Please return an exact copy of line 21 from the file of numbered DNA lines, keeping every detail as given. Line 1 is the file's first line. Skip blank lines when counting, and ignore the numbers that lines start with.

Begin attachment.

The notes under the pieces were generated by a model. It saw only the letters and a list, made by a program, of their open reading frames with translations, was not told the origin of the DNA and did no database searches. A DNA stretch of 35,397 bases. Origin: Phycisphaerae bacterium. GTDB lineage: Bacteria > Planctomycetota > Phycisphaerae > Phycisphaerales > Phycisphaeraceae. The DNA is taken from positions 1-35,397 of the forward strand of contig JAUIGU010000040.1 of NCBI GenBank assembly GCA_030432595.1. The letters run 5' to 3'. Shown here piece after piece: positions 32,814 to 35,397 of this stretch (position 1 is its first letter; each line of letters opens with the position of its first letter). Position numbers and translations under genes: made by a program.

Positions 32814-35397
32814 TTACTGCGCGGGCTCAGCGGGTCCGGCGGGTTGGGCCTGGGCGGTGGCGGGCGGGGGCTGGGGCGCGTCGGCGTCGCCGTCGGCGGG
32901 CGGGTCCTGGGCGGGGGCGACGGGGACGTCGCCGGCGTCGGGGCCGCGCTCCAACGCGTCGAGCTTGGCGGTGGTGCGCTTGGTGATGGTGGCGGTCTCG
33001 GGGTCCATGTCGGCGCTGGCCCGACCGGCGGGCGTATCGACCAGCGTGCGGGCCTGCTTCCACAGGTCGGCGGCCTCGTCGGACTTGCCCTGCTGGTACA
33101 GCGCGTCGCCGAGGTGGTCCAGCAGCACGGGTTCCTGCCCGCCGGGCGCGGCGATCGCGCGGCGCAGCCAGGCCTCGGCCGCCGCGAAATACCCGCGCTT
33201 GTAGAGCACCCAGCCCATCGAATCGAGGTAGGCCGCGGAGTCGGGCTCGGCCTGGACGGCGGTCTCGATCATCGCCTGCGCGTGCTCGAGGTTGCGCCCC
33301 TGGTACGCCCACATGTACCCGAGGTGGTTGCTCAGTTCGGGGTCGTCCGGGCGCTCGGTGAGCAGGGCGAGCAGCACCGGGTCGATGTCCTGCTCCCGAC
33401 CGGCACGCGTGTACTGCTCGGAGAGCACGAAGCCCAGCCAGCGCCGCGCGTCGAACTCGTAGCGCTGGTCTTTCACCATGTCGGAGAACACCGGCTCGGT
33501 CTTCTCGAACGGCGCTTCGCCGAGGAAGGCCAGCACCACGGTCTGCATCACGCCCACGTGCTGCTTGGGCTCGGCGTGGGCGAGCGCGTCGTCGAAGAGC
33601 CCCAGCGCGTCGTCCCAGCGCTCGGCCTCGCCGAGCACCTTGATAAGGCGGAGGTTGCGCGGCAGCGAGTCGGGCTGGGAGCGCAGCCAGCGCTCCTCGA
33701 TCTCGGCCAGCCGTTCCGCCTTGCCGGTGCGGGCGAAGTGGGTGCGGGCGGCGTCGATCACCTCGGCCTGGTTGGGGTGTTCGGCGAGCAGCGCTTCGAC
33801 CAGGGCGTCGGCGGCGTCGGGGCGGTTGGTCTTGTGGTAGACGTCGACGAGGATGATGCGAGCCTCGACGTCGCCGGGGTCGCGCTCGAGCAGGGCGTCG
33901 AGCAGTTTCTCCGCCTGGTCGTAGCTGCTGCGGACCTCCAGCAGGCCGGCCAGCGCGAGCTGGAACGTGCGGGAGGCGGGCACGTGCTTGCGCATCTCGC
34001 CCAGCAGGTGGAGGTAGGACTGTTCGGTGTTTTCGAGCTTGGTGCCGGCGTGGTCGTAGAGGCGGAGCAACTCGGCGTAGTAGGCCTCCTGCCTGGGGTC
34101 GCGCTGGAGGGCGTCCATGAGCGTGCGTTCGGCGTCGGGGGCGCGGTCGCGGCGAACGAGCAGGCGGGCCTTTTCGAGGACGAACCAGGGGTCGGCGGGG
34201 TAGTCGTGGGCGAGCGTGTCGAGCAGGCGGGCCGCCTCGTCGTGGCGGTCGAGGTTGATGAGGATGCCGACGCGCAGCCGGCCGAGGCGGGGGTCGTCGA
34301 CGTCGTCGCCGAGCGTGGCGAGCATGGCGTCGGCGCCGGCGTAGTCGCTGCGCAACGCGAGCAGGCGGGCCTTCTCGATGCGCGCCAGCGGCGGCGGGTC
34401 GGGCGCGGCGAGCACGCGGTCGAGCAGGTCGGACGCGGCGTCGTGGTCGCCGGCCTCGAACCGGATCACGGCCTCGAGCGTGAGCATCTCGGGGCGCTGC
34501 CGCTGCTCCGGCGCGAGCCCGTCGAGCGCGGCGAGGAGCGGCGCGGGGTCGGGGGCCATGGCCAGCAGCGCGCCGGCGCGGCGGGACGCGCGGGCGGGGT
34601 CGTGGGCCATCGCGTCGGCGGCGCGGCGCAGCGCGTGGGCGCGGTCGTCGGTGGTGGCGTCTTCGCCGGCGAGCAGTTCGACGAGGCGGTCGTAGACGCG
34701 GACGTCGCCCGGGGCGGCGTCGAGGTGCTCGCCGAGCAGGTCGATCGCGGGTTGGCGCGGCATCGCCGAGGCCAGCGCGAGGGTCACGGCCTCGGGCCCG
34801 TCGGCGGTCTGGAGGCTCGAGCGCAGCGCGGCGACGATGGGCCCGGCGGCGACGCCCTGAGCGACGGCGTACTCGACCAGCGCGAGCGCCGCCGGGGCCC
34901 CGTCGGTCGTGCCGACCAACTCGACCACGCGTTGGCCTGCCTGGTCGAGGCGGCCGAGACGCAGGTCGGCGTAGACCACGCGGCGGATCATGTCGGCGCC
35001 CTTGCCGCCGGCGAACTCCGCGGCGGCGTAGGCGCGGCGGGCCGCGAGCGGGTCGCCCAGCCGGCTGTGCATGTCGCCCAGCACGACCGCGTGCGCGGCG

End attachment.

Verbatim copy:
34601 CGTGGGCCATCGCGTCGGCGGCGCGGCGCAGCGCGTGGGCGCGGTCGTCGGTGGTGGCGTCTTCGCCGGCGAGCAGTTCGACGAGGCGGTCGTAGACGCG